Prep time: 15 mins
Cook time: 35 mins
Total time: 40 mins

Recipe type: Dinner
Cuisine: Vegetarian, Gluten-Free
Serves: 4-6
Ingredients
  • 2 eggs
  • 3 large handfuls of washed spinach
  • 250g tub of ricotta
  • 250g of farfalle pasta
  • Salt and pepper

Instructions

  1. Preheat the oven to 200ºC/400ºF/gas 6.
  2. Bring some water to the boil and add the pasta. Cook for 10 minutes.
  3. Mix the eggs, ricotta, salt and pepper in bowl. I also added some crushed chilli flakes because I put chilli with everything. I then added all of this to the blender and add a handful of spinach for the intense green colour, as well as later adding the rest of the spinach for the leafy texture.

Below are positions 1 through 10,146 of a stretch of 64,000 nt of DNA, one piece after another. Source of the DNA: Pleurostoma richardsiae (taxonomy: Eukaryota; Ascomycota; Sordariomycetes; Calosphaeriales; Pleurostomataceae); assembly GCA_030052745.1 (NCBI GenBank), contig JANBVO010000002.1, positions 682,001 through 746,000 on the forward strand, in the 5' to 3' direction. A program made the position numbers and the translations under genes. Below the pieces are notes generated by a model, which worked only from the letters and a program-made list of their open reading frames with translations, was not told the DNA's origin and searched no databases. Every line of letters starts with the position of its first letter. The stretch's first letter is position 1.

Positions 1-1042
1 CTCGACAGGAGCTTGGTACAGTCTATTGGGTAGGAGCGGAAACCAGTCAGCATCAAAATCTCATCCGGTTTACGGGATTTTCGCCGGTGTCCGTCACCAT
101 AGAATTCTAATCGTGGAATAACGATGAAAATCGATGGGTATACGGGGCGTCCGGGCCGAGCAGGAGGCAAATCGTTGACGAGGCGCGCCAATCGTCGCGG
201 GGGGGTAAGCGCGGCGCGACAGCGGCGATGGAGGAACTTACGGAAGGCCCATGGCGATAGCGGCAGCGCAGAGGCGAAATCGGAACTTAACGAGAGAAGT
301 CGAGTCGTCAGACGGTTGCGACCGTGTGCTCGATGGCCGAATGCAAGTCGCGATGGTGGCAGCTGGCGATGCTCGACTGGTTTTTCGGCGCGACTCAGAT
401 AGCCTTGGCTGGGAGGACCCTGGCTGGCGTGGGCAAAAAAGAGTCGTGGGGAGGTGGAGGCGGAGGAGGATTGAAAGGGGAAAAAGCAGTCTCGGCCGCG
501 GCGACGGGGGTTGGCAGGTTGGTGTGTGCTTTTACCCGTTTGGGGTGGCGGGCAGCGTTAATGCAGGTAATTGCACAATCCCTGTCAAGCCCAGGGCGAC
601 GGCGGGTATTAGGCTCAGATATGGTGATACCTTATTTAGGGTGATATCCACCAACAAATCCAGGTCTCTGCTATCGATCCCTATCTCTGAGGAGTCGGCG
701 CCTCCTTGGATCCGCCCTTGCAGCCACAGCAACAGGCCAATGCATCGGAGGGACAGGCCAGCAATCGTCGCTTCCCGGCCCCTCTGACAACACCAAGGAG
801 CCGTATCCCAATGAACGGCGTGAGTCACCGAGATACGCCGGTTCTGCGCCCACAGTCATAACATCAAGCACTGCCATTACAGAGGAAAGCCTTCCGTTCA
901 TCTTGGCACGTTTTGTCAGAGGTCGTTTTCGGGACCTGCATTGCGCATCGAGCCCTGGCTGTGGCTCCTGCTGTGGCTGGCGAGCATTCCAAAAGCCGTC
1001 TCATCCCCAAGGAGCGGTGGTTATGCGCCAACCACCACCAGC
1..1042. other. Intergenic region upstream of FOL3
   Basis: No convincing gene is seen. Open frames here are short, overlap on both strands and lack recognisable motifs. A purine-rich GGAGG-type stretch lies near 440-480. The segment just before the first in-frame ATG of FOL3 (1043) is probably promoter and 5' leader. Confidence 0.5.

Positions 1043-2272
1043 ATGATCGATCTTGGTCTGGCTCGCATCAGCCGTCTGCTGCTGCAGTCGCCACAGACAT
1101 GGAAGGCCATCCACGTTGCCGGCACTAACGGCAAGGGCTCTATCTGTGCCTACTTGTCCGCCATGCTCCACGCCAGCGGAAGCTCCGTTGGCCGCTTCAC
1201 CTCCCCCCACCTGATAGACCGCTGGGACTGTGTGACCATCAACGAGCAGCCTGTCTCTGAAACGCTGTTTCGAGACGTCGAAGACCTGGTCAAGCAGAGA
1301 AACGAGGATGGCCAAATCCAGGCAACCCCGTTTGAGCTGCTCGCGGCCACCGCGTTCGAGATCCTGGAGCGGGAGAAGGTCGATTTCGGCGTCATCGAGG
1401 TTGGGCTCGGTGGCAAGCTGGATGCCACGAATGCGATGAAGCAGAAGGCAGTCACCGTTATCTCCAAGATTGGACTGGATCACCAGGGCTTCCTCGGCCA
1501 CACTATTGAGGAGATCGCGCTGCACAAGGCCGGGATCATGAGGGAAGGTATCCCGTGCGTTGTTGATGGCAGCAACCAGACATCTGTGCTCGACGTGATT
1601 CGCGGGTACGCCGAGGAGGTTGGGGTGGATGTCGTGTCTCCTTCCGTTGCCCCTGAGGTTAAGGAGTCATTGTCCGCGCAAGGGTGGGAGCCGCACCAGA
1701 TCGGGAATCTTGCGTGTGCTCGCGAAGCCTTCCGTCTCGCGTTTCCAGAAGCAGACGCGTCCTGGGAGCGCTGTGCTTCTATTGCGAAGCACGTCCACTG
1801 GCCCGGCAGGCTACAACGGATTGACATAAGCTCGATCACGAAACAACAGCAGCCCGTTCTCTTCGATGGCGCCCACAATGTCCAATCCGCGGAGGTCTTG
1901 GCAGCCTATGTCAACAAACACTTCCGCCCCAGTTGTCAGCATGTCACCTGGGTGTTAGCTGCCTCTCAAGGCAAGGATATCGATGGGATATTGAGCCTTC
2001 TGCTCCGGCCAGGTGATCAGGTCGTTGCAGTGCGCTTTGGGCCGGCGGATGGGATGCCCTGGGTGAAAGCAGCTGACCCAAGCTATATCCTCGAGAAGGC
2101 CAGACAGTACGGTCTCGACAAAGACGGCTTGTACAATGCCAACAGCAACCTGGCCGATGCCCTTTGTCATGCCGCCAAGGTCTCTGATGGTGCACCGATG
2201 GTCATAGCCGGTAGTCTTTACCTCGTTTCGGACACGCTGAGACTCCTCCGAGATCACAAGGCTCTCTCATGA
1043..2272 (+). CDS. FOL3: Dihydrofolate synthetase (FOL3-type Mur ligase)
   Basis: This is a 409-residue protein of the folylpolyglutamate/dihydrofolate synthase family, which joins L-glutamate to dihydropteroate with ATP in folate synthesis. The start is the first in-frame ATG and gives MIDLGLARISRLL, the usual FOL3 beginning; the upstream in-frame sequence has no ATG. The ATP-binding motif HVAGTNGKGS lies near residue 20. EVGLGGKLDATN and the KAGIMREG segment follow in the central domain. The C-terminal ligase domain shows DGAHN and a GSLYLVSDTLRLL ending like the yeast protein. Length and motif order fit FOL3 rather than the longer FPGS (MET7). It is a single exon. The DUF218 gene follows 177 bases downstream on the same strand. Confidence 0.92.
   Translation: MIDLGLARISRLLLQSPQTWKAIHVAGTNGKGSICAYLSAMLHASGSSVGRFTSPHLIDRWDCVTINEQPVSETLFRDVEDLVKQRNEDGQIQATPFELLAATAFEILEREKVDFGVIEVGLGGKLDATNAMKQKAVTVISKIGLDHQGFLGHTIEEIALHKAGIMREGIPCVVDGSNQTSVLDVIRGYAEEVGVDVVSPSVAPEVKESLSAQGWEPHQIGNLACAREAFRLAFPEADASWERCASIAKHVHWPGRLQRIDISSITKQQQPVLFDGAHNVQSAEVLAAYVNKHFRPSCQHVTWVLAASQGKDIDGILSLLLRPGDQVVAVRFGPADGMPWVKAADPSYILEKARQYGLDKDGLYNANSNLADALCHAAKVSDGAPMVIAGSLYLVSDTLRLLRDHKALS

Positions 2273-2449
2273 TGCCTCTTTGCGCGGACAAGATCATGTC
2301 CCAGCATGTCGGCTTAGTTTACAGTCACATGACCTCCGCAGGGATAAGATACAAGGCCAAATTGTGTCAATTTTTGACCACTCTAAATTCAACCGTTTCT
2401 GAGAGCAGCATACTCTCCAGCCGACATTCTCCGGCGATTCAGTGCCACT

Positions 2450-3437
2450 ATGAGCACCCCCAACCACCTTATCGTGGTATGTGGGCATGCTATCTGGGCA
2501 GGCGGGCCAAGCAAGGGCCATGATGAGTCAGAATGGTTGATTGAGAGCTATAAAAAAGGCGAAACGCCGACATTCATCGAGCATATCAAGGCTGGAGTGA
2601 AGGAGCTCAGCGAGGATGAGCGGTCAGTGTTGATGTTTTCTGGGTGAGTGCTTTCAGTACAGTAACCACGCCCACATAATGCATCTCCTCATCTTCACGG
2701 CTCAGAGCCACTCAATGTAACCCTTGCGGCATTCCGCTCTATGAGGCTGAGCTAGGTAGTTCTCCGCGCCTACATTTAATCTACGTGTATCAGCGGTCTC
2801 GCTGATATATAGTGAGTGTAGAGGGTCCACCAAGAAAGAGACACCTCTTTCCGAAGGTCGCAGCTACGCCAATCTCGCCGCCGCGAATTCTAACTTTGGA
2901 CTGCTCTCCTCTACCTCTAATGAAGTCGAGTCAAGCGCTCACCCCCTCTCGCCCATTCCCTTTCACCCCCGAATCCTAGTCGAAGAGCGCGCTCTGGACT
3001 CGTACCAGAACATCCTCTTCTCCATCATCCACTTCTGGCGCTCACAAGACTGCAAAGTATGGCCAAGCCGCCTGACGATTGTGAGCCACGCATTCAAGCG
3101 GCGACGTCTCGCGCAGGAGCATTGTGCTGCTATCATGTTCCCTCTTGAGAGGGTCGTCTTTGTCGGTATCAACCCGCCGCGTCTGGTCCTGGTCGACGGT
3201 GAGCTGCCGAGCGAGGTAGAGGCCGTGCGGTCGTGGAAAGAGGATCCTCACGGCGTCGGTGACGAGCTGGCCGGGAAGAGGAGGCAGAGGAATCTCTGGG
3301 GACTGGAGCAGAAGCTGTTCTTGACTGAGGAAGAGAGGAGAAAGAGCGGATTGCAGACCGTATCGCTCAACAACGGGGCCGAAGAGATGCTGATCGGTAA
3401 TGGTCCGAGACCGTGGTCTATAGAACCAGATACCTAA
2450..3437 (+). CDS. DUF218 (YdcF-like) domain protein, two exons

4. Pour a kettle of bowling water over the spinach and once drained, add to the mix.
  5. Once the pasta has boiled and also drained, stir all together.
  6. Add to a pie dish and put in the oven.
  7. Bake until crisp on top. Around 30-35 minutes.

So this is super easy to bring together. My worry was that the mixture looked incredible runny when I poured it into the pie dish and I wasn’t sure it would be serve-able. Advice to my future self and anyone trying this would be to make sure the spinach is fully drained. Absorb any excess moisture with some kitchen roll. Or try steaming the spinach.

Regardless of the amateur aesthetic of the food, it did taste pretty darn good and I’ll definitely be refining and trying different types of pasta another time.

Sweet potato fries with a spinach, pine nut & chilli dip.